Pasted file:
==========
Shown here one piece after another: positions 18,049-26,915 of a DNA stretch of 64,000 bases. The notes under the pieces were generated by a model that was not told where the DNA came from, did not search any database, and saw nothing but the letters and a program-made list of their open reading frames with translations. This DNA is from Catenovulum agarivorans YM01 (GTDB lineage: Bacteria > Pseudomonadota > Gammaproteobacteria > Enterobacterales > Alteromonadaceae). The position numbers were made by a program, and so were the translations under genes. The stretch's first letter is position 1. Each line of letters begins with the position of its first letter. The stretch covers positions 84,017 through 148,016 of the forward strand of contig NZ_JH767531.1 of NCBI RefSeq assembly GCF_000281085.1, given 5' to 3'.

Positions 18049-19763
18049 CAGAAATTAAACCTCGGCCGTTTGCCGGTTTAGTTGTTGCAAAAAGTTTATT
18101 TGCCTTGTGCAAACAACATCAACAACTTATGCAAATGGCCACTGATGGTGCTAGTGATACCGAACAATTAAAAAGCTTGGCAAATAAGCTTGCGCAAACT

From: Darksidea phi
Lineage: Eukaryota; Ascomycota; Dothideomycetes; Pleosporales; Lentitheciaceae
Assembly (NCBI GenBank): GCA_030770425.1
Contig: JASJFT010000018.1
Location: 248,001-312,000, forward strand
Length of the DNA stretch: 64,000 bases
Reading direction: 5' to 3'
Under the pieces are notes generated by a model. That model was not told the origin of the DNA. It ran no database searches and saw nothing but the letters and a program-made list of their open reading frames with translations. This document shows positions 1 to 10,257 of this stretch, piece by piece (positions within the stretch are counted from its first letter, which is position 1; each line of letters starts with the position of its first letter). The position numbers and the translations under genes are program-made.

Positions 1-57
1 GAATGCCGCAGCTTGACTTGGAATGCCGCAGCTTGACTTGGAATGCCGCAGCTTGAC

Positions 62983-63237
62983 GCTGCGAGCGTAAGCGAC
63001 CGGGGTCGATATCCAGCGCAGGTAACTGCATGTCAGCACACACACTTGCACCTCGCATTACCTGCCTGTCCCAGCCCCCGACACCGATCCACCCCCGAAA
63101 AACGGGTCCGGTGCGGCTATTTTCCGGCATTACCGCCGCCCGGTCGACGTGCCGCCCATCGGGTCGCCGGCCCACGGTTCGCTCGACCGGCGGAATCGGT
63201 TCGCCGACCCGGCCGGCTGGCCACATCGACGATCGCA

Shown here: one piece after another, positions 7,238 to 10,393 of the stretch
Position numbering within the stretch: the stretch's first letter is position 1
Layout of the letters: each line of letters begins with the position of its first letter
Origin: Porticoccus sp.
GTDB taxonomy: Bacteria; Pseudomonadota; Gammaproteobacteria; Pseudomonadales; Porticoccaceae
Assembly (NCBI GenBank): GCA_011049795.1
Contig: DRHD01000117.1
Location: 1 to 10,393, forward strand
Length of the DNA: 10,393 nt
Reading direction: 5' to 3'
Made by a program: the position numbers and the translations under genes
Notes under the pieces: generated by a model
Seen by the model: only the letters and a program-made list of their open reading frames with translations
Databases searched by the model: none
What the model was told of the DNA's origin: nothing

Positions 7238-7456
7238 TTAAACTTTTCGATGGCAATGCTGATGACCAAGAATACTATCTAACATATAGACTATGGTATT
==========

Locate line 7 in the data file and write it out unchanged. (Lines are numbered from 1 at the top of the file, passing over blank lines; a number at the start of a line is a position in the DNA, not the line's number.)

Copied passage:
Assembly (NCBI GenBank): GCA_030770425.1